6 The curator doesn’t distinguish what she says from how she says it. / PRS place ‘contents’ and ‘budget’ under different headings on the spreadsheet.

7 In the art exhibition, as in a candy store, form is the essential question, the initial impulse that leads to the glucose of content. / There are exhibitions that confuse form with subject: in a large space, more substance, in a small space… more substance (full).

8 The curator is a parasite who lives off citing others: reordering and creating new constellations of subjectivities. / PRS, despite their name, don’t have relations so much as transactions.

9 The curator philosophises with a hammer and works her texts with the meticulousness of a watchmaker. / PRS write with the same diligence as traffic police filling in the boxes of a penalty notice.

The curator doesn’t read; she rereads. / PRS collect press headlines.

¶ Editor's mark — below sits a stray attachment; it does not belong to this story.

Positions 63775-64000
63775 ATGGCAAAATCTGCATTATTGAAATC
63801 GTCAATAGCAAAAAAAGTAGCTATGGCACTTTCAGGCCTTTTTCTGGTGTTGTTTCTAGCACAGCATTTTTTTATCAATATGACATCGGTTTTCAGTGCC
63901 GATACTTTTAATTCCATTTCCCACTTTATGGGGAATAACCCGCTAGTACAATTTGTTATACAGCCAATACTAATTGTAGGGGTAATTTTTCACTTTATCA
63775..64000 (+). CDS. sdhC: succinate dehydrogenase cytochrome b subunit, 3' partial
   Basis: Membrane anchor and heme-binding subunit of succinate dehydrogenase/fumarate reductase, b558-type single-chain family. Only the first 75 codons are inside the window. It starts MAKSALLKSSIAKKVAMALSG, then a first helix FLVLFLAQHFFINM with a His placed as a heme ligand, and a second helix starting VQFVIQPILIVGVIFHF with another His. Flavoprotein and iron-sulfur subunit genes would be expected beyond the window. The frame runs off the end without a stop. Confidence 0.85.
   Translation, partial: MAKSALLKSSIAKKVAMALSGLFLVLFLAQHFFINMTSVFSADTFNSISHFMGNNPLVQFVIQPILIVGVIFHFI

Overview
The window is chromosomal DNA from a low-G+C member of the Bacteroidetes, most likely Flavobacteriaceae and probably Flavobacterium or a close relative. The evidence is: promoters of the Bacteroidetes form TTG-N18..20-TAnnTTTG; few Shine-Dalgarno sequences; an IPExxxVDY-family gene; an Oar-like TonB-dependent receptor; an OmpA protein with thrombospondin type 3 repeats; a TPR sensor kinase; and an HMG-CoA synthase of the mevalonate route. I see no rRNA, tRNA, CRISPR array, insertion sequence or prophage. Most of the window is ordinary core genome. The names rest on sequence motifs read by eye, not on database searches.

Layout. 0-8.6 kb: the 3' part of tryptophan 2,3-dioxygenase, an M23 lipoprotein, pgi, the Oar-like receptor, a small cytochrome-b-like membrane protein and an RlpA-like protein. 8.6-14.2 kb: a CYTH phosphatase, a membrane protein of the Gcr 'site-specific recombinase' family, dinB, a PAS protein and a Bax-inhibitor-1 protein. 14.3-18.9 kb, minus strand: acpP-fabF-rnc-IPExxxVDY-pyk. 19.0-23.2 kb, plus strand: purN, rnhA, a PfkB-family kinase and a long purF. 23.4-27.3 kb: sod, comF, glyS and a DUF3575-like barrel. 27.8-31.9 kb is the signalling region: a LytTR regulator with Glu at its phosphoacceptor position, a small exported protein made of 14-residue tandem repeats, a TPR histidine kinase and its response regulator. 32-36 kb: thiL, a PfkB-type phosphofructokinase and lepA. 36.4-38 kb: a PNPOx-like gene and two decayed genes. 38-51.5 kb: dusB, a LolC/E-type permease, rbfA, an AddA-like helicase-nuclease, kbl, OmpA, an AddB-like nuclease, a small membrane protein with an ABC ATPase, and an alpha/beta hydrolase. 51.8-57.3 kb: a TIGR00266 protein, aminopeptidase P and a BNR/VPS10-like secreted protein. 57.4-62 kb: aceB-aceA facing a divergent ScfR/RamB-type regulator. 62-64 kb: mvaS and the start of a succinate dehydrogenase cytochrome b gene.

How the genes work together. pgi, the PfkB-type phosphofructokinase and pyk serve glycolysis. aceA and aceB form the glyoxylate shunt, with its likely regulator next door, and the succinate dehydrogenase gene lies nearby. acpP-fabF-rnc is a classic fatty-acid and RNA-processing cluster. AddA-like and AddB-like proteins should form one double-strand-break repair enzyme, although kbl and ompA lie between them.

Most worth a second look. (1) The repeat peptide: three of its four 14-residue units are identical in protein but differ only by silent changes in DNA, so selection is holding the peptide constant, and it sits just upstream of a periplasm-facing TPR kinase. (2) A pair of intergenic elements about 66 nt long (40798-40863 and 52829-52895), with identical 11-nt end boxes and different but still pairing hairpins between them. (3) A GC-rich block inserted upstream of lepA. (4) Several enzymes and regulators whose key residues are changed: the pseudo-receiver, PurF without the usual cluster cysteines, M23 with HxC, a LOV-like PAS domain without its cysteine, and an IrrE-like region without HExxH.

10 The curator doesn’t read; she rereads. / PRS collect press headlines.

11 In art exhibitions the curator doesn’t recreate history, she creates it. / PRS make anecdotal use of history: a child of limited resources was touched by art! This piece was restored! Etc.

12 The curator doesn’t confuse the art exhibition with the catalogue. / PRS makes catalogues from the exhibition and from the catalogues make coffee-table books.

13 The art exhibition is a means of putting ideas into play. / There are exhibitions that are the end of an idea.